Ethical Issues In Counseling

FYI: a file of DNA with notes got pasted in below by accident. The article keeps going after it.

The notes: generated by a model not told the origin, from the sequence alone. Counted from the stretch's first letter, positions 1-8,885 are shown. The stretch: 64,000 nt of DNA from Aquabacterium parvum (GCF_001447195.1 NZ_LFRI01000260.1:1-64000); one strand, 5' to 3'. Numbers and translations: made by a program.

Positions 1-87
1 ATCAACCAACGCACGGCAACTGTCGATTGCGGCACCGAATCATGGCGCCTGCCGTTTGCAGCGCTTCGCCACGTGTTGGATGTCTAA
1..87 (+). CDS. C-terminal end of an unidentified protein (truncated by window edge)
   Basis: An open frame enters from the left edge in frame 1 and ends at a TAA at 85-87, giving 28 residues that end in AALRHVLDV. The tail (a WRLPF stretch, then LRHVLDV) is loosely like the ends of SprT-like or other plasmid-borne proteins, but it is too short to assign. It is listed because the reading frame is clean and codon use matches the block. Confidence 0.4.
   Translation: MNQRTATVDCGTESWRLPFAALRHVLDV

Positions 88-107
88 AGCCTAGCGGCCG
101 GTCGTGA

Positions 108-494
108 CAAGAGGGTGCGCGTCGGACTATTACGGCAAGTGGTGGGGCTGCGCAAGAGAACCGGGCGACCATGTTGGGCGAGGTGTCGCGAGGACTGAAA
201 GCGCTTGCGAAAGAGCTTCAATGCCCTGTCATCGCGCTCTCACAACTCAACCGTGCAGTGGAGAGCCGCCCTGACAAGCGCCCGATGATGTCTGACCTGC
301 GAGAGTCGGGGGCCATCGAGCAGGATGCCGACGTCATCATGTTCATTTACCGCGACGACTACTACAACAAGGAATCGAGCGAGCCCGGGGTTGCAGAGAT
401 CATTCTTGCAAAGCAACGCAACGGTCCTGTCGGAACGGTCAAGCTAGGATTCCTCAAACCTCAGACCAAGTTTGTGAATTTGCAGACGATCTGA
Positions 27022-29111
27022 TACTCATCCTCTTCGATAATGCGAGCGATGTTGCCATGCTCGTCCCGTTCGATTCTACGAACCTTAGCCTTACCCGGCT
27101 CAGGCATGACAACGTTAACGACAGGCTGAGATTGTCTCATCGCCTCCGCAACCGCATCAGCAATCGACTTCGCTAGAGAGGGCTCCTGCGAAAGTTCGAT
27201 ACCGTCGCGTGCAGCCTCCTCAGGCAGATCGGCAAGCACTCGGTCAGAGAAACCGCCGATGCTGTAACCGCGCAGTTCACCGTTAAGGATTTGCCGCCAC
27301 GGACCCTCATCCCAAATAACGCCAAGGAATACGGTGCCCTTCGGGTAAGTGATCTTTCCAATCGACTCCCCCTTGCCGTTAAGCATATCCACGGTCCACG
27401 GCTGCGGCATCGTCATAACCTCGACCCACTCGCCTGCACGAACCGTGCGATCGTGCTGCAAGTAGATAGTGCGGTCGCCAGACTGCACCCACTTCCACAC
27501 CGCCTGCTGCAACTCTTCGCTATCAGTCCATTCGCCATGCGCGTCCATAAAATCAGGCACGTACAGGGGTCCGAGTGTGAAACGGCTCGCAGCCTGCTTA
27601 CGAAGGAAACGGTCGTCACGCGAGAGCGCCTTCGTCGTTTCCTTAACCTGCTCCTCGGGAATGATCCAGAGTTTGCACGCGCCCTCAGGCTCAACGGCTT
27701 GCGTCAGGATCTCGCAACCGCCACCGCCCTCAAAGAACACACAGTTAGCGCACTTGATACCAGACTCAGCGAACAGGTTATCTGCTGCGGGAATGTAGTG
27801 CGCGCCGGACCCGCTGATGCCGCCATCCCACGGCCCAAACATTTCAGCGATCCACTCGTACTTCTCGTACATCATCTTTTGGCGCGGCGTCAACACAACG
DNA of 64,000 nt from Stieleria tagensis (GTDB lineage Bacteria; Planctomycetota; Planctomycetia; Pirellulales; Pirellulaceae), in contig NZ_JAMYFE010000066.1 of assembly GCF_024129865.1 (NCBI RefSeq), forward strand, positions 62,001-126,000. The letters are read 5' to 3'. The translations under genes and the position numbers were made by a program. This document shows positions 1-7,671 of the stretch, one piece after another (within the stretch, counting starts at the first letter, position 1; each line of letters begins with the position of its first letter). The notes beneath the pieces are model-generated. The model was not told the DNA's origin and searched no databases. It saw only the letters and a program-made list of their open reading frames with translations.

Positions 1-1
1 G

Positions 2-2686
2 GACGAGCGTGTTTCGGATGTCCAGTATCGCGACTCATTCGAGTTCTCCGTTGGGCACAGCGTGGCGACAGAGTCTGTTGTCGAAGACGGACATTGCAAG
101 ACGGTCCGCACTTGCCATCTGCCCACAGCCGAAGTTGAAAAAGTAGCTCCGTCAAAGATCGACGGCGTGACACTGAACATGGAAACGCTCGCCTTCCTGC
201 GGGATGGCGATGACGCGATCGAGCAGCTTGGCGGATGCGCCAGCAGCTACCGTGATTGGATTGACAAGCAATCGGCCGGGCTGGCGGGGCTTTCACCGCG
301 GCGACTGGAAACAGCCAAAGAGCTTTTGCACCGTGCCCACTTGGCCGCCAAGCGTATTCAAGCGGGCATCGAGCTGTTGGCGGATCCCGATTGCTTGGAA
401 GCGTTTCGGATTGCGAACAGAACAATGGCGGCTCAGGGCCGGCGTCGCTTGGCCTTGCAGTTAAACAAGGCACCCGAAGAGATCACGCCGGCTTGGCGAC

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countertransference and the expert therapist, this study looks at how beginning therapists rate five factors theorized to be important in countertransference management: (I) anxiety management, (2) conceptualizing skills, (3) empathic ability, (4) self-insight and (5) self-integration. Using an adaptation of the Countertransference Factors Inventory (CFI) designed for the previously mentioned studies, 48 beginning therapists (34 women, 14 men) rated 50 statements as to their value in managing countertransference. Together, these statements make up subscales representing the five countertransference management factors. Beginners rated the factors similarly to experts, both rating self-insight and self-integration highest. In looking at the personal characteristics which might influence one's rating of the factors, males and females rated self-insight and self-integration highest. As months in personal and/or group psychotherapy went up, the factors' ratings went down, and an even stronger negative correlation was found with age. Generally, beginners rated the factors higher than the experts. Beginners who are older and/or have had more therapy rated the factors more like the experts. The word countertransference was coined by Sigmund Freud in approxirnately the year 1901, at the dawning of psychoanalysis. In classical psychoanalysis, transference was seen as a distortion in the therapeutic relationship which occurred when the client unconsciously misperceived the therapist as having personality characteristics similar to someone in his/her past, while countertransference referred to the analyst's unconscious, neurotic reaction to the patient's transference (Freud, 1910/1959). Freud believed that countertransference impedes therapy, and that the analyst must recognize his/her countertransference in order to overcome it. In recent years, some schools of psychotherapy have expanded the definition of countertransference to include all conscious and unconscious feelings or attitudes a therapists has toward a client, holding that countertransference feelings are potentially beneficial to treatment (Singer & Luborsky, 1977). Using more specific language, Corey (1991) defines countertransference as the process of seeing oneself in the client, of overidentifying with the client or of meeting needs through the client. Common to all definitions of this construct is the belief that countertransference must be regulated or managed. If unregulated, a therapist's blind spots may limit his/her therapeutic effectiveness by allowing clients to touch the therapist's own unresolved areas, resulting in conflictual and irrational reactions. With greater awareness of the motivating forces behind one's own thoughts, feelings and behaviors, the therapist is less likely to distort the therapeutic relationship. Indeed, because countertransference originates in the unconscious, the more the therapist is able to bring into conscious awareness that which was hidden in the unconscious, the less he will find that his patient's material stimulates countertransference reactions. (Hayes, Gelso, Van Wagoner & Diemer, 1991, p. 142) Nonfacilitative countertransference is not just the passive act of misperception. It occurs when, as a result of the misperception, the therapist's response to the client is based on his/her own need or issue rather than that of the client. Countertransference is an important issue for all therapists. Beginning therapists often address the issue in class sessions, groups and supervision, as well as in impromptu discussions. Generally, no therapist wants his/her unresolved issues to cloud the therapeutic process. Being in personal therapy and supervision are two ways a therapist can bring issues to conscious awareness and deal with countertransference (Fromm Reichmann, 1950; Gelso & Carter, 1985; Heima

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